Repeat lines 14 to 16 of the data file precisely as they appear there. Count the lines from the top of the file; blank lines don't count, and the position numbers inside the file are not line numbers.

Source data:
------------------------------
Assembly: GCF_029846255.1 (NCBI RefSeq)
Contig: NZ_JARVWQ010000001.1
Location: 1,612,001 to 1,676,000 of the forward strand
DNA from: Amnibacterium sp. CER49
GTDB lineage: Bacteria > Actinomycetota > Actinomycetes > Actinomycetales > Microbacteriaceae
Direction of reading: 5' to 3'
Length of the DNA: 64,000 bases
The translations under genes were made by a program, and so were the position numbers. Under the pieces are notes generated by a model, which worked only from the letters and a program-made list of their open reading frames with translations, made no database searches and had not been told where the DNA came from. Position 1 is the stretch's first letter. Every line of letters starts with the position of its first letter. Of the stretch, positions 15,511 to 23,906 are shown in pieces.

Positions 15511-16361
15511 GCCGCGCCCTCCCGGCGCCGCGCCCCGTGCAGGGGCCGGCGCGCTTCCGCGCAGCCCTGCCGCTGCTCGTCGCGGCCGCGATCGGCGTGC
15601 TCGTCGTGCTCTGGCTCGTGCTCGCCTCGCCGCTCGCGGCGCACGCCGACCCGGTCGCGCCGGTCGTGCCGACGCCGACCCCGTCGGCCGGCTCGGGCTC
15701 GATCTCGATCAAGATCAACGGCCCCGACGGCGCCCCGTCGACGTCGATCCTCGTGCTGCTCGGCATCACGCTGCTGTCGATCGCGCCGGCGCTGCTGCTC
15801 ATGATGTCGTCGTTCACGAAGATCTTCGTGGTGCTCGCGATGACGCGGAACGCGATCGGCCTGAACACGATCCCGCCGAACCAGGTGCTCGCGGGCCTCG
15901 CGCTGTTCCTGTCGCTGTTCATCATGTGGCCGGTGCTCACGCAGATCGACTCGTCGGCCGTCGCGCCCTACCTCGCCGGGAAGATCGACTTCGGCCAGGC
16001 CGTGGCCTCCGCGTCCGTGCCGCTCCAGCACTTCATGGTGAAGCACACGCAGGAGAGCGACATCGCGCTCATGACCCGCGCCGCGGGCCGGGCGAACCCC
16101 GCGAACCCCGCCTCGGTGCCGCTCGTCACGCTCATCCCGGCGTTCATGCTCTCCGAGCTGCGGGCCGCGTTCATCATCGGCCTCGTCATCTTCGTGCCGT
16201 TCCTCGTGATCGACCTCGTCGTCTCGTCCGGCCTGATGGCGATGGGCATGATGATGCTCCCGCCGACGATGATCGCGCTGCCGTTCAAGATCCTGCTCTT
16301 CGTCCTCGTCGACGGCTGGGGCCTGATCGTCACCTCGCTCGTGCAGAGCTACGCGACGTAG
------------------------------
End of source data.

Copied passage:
15901 CGCTGTTCCTGTCGCTGTTCATCATGTGGCCGGTGCTCACGCAGATCGACTCGTCGGCCGTCGCGCCCTACCTCGCCGGGAAGATCGACTTCGGCCAGGC
16001 CGTGGCCTCCGCGTCCGTGCCGCTCCAGCACTTCATGGTGAAGCACACGCAGGAGAGCGACATCGCGCTCATGACCCGCGCCGCGGGCCGGGCGAACCCC
16101 GCGAACCCCGCCTCGGTGCCGCTCGTCACGCTCATCCCGGCGTTCATGCTCTCCGAGCTGCGGGCCGCGTTCATCATCGGCCTCGTCATCTTCGTGCCGT